How Tankless Water Heaters Work
Understanding the Cost-Efficient Benefits for Your San Jose Home
The design of a tankless water heat enables it to heat water directly, eliminating the need for a storage tank. This helps to avoid standby heat losses often found when using storage water heaters or conventional systems. As soon as the hot water tap is turned on, cold water will travel through a pipe into the unit.
Depending on the type of tankless heater, it will be heated by different methods. In an electric tankless heater, an electric element will heat the water. For a gas-fired tankless water heater, a gas burner will heat the water. Either method allows for the tankless water heater to provide a constant supply of hot water without a storage tank. You also avoid waiting on a storage tank to fill up with enough hot water.
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The typical rate for a tankless water heater is around 7 to 10 gallons of hot water per minute, which is a substantial improvement when comparing it to the conventional method. If you need assistance with installing a hot water system in your household or company, Better Water Heaters has the experience to help. Schedule an appointment today. We proudly provide tankless water heating systems to residents throughout San Jose, Union City, Hayward, Fremont, Los Altos, Palo Alto, San Mateo, Milpitas, Los Gatos, and Campbell.
Choosing a Tankless Water Heater in the Bay Area
When comparing tankless water heaters, gas-fired heaters typically produce higher flow rates than electric tankless heaters do. If a tankless water heater is smaller, it may not be able to supply enough hot water for simultaneous or multiple uses in a large household. If you wanted to take a hot shower while running the dishwasher, it might stretch the tankless heater to its limit, leaving you with cold water. Large homes or companies may look into installing multiple systems or "whole house" type tankless water heaters.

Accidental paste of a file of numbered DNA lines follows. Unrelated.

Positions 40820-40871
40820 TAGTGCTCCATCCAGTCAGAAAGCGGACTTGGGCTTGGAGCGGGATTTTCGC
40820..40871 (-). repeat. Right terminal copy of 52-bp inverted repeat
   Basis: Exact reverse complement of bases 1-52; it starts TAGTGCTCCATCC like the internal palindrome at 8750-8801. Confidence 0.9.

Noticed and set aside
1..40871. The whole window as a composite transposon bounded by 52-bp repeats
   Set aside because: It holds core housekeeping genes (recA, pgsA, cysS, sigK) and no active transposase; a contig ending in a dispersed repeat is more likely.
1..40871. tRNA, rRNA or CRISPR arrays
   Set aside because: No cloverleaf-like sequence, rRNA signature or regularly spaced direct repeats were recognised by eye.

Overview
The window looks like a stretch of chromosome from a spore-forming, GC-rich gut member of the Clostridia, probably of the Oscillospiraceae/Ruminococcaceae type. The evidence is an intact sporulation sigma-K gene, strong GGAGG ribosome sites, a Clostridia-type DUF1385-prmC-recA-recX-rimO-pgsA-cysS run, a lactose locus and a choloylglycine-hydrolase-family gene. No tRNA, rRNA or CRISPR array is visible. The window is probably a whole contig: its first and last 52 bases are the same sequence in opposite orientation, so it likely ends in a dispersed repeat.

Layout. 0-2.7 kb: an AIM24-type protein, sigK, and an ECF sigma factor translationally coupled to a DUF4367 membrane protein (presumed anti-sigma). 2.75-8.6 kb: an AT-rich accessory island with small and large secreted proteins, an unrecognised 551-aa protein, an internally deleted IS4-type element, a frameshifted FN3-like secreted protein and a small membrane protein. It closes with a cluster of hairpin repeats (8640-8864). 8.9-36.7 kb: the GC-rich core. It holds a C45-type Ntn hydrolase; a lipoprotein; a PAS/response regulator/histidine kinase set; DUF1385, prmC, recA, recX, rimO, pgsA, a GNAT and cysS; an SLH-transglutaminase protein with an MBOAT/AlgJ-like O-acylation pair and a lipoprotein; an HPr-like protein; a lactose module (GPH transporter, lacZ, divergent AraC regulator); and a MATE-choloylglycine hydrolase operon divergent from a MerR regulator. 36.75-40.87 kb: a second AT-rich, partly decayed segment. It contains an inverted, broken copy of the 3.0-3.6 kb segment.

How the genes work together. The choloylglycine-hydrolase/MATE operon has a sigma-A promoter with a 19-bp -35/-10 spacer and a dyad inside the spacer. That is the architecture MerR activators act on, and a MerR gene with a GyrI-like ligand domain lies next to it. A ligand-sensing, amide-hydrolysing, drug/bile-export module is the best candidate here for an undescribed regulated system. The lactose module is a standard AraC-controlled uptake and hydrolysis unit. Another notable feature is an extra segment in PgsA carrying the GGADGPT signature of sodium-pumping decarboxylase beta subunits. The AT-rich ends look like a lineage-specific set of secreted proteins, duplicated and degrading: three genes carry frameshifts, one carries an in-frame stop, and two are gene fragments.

With two or more tankless water heaters, a company or bigger household will eliminate any system "stretching" problems by connecting heaters in parallel structure for instantaneous demands of hot water. Another option would be to install separate tankless heaters for your appliances. A washing machine or dishwasher may use a lot of hot water in your home, which means that installing a heater specifically for those appliances would allow for instant hot water elsewhere.
While conventional tanks have low initial costs and venting costs without electricity, tankless water heaters offer continuous hot water, high energy efficiency and compact space design. Choosing to install a tankless system will also allow your system to be electronically controlled, making precise temperature control easier and eliminating water storage issues. The operating costs are much lower and there is low NOx emissions. If you are interested in an environmentally minded and cost-efficient option for your household or company, contact Better Water Heaters. We can help with any water heating questions or concerns you have.